Other key swing votes, congressional sources say, include Sens. Heidi Heitkamp (D-N.D.) and Joe Donnelly (D-Ind.). Heitkamp’s spokesperson says she still hasn’t made a decision. Donnelly’s office did not immediately respond to Foreign Policy’s request for comment.
The Republican camp seemed mostly pleased with Pompeo’s trip, seeing it as a sign Trump was moving the ball forward on negotiations on Pyongyang’s nuclear ambitions, which this administration frames as one of the top threats to U.S. national security.
Sen. Bob Corker (R-Tenn.), the chairman of the Senate Foreign Relations Committee, told reporters on Wednesday that he wasn’t aware of the visit but reacted positively to the news. “Honestly, it doesn’t bother me at all,” he said at a breakfast event. “I’m glad that he was there.”
Sen. Bob Menendez (D-N.J.), the ranking member on the committee, announced that he would oppose Pompeo’s nomination, citing in part how he did not disclose or even allude to his secret visit with committee members in advance.
“Even in my private conversations with him, he didn’t tell me about his visit to North Korea,” Menendez said in a statement explaining his decision.
“Now I don’t expect diplomacy to be negotiated out in the open, but I do expect for someone who is the nominee to be secretary of state, when he speaks with committee leadership and is asked specific questions about North Korea, to share some insights about such a visit,” he added.
Republicans countered this narrative, saying his surprise visit to Pyongyang was further evidence that the Senate needs to confirm him quickly and could put those who oppose him in a bind.
“This is a good example of how critical it is on the merits to confirm Mike Pompeo,” Cotton said. “He’s already invested deeply in the upcoming summit between the president and [North Korean leader] Kim Jong Un.”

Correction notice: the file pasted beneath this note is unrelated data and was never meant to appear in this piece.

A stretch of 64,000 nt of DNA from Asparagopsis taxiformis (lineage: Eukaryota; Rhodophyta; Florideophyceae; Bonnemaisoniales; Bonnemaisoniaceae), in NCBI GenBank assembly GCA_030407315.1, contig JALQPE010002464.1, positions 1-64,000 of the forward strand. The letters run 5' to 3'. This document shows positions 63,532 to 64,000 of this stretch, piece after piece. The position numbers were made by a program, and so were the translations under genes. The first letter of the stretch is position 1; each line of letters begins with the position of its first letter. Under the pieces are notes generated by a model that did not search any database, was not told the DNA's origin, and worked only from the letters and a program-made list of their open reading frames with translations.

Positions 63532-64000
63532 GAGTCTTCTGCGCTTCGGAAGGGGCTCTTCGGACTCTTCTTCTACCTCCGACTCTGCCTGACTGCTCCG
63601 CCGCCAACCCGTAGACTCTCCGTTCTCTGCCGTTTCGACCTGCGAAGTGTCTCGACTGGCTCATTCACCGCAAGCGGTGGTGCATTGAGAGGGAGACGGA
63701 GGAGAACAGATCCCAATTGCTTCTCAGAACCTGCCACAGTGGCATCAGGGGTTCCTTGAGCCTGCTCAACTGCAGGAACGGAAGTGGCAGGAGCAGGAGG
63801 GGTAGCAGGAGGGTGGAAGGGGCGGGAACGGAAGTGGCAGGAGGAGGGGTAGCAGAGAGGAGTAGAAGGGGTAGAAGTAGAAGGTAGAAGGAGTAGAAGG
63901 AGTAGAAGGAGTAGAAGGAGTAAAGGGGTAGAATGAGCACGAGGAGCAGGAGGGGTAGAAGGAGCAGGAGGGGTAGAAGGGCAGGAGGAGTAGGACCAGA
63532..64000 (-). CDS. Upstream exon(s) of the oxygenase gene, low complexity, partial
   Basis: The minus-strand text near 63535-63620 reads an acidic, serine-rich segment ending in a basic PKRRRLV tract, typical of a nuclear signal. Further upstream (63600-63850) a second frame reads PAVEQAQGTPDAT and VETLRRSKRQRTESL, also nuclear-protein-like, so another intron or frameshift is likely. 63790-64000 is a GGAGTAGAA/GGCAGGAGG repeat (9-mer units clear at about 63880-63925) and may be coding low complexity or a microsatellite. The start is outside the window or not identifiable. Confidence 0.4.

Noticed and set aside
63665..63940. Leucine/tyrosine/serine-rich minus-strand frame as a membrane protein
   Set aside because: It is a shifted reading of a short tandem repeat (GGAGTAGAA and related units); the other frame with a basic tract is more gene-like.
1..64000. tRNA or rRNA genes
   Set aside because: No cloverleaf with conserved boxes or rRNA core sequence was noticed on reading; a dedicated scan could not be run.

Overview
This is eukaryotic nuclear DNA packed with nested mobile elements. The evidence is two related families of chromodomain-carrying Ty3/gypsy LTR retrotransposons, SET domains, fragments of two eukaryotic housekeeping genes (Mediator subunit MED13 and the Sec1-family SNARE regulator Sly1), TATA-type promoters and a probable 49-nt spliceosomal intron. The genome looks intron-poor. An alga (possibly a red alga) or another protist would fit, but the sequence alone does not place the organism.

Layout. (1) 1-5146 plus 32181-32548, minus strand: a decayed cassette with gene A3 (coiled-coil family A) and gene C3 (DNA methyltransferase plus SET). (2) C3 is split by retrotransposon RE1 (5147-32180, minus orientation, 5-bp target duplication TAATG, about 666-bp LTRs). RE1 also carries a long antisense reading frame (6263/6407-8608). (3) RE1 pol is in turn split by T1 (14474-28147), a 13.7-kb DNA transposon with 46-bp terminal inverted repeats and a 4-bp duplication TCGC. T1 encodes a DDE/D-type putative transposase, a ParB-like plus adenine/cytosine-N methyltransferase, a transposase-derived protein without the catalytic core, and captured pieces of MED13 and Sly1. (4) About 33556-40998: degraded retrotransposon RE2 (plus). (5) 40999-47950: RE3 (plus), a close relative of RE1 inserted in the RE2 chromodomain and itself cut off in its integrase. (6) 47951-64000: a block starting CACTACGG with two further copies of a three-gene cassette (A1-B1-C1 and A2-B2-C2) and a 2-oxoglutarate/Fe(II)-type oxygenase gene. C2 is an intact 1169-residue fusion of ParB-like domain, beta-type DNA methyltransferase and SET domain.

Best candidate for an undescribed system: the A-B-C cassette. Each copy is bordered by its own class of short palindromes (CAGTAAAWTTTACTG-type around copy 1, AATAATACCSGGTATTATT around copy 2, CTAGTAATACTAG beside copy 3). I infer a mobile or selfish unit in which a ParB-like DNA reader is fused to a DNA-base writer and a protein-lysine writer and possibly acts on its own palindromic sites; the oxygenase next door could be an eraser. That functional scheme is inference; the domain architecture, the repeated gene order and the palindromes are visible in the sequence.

“It would send a very bad sign, and it would, I believe, set back the preparations and perhaps even the results of that upcoming summit for Senate Democrats to oppose as a block Mike Pompeo’s nomination to be secretary of state,” he added.
Conway told reporters that Trump “is already viewing Director Pompeo as the nation’s chief diplomat.”
Pompeo visited Pyongyang in a rare and secret trip over “Easter weekend,” as the Washington Post first reported and Trump later confirmed. The trip was meant to hash out details on what would be the first-ever meeting between a U.S. president and North Korean leader. Pompeo met directly with Kim, who since taking power in 2011 has ramped up the country’s nuclear weapons program despite overwhelming international condemnation.
Pompeo’s visit stood in stark contrast to the efforts of former Secretary of State Rex Tillerson, who was publicly undercut by the White House time and again in successive diplomatic efforts on North Korea during his 14 months in office.
“For the North Koreans, Pompeo was an attractive interlocutor primarily because they know he has a good relationship with the president,” says Suzanne DiMaggio, a scholar at the New America think tank.
DiMaggio, who helped broker the first formal discussions between the Trump administration and North Korean officials last year, believes Pompeo had a leg up on his predecessor.
“The fact is that the North Koreans would never have viewed Tillerson in that way,” she says.